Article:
Although Abiodun has been detained for longer than six months, that fact standing alone does not mean he must now be released See Zadvydas, 533 U.S. at 701, 121 S.Ct. 2491 (“This 6-month presumption, of course, does not mean that every alien not removed must be released after six months.”); see also Soberanes, 388 F.3d at 1311 (upholding continued detention of deportable alien after more than two years of confinement) Adefemi v. Gonzales, 228 Fed.Appx. 415, 416 (5th Cir. 2007) (per curiam) (same).

Abiodun’s detention — at this time — simply does not raise the specter of indefinite detention. ICE officials are actively seeking Abiodun’s removal and there is no indication they will not succeed. We are troubled by the inability of ICE officials to secure his removal in a timely manner, even given Abiodun’s repeated court filings and failure to cooperate. We suspect, however, those impediments will be removed given the disposition of these consolidated appeals.

C. Federal Tort Claims Act

Abiodun also appeals the denial of his claim for damages under the FTCA, 28 U.S.C. §§ 2671-80. He asserts immigration officials committed negligent and intentional torts against him during the course of his naturalization and removal proceedings. We agree with the district court this claim lacks merit.

Abiodun attempts to recover tort damages for the same reasons he claims immigrations officials did not fairly adjudicate his petition for naturalization. Allowing Abiodun to recover in tort for the conduct of immigration officials who handled his case would necessarily call into question the validity of those actions. Because we have already upheld those administrative actions, however, Abiodun’s claim under the FTCA cannot succeed Cf. Heck v. Humphrey, 512 U.S. 477, 486-87, 114 S.Ct. 2364, 129 L.Ed.2d 383 (1994) (“[I]n order to recover damages for allegedly unconstitutional conviction or imprisonment . . . a § 1983 plaintiff must prove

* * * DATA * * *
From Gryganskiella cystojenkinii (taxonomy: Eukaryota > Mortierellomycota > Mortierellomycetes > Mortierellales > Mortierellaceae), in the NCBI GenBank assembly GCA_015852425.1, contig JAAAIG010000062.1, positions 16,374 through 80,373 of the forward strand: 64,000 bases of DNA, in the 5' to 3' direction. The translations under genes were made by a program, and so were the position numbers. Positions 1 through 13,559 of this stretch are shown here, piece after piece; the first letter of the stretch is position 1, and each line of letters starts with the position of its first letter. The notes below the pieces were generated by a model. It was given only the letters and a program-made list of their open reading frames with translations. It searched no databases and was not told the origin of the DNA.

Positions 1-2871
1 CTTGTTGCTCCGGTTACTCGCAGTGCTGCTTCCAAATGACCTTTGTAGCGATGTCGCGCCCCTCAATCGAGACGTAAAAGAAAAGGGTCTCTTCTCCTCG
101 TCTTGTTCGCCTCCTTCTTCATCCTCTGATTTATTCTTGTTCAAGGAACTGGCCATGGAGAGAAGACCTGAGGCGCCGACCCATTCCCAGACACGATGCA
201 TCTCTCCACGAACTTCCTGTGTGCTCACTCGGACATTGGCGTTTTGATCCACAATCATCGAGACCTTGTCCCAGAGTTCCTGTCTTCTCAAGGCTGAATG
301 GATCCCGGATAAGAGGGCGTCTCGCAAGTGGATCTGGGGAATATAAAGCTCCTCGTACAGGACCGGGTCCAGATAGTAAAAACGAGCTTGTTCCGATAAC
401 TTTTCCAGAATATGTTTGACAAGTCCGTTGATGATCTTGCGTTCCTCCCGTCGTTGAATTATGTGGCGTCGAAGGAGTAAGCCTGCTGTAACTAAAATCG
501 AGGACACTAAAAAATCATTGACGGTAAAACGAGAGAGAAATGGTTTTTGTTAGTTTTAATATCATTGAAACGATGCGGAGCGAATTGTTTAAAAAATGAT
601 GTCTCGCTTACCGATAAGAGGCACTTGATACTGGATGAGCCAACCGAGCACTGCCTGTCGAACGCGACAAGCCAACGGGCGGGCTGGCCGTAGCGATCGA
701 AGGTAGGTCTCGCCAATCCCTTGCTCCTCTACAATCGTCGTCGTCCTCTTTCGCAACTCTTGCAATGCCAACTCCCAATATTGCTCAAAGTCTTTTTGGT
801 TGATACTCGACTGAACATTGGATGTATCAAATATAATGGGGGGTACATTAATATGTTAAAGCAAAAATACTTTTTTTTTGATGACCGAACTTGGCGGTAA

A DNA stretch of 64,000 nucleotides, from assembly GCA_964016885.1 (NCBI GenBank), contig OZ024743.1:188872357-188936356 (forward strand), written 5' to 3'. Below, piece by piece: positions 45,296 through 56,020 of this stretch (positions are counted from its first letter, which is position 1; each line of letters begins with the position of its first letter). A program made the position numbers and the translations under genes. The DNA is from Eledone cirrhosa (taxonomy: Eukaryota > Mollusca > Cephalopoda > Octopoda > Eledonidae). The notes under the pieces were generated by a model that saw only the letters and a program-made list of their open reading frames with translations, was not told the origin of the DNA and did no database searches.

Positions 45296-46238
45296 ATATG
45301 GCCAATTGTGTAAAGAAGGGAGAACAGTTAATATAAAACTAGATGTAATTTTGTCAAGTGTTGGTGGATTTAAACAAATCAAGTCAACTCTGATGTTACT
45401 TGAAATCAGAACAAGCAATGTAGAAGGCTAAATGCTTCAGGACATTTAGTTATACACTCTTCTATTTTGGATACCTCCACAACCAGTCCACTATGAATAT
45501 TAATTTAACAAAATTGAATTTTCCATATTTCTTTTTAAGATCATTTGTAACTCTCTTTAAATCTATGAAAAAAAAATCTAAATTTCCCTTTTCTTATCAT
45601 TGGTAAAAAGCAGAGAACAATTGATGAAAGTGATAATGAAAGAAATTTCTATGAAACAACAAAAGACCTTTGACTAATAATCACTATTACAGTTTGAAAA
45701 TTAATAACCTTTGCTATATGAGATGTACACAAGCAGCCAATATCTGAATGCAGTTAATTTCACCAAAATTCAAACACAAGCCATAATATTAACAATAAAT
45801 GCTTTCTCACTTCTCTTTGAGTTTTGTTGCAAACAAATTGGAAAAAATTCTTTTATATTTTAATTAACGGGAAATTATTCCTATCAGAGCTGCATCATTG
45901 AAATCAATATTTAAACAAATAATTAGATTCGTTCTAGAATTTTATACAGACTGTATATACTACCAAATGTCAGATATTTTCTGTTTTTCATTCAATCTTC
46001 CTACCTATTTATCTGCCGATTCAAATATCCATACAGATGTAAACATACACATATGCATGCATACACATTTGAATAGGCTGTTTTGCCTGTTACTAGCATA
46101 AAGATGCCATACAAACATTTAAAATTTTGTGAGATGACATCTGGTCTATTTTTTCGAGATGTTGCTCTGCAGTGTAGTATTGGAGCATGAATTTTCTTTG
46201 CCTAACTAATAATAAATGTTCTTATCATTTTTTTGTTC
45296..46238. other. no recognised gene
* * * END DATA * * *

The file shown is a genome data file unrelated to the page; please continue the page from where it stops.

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that the conviction or sentence has been reversed . . . expunged . . . declared invalid . . . or called into question. . . .”) Parris v. United States, 45 F.3d 383, 385 (10th Cir. 1995) (“We conclude the FTCA, like § 1983, is not an appropriate vehicle for challenging the validity of outstanding criminal judgments.” (internal marks omitted)).

In any event, Abiodun has not developed a coherent legal argument in support of his claim to this court; nor has he served the government with one. Abiodun has used every tool possible to remain in the United States, and this lawsuit is yet another example.

III. Conclusion
For the reasons set forth above, we AFFIRM the district court’s decisions. We also DENY Abiodun’s motions to proceed in forma pauperis, as well as his motion for a preliminary injunction in case 07-1401.[2]

[1] Because Abiodun proceeds pro se, we review his pleadings and filings liberally. See Haines v. Kemer, 404 U.S. 519, 520-21, 92 S.Ct. 594, 30 L.Ed.2d 652 (1972); Hall v. Bellmon, 935 F.2d 1106, 1110 (10th Cir. 1991).
[2] Abiodun, as an ICE detainee, is not a “prisoner” within the scope of the Prisoner Litigation Reform Act (PLRA). See LaFontant v. INS, 135 F.3d 158, 165 (D.C. Cir. 1998); Ojo v. INS, 106 F.3d 680, 683 (5th Cir. 1997). Therefore, the fee requirements and three-strikes provisions of the PLRA do not apply to this appeal.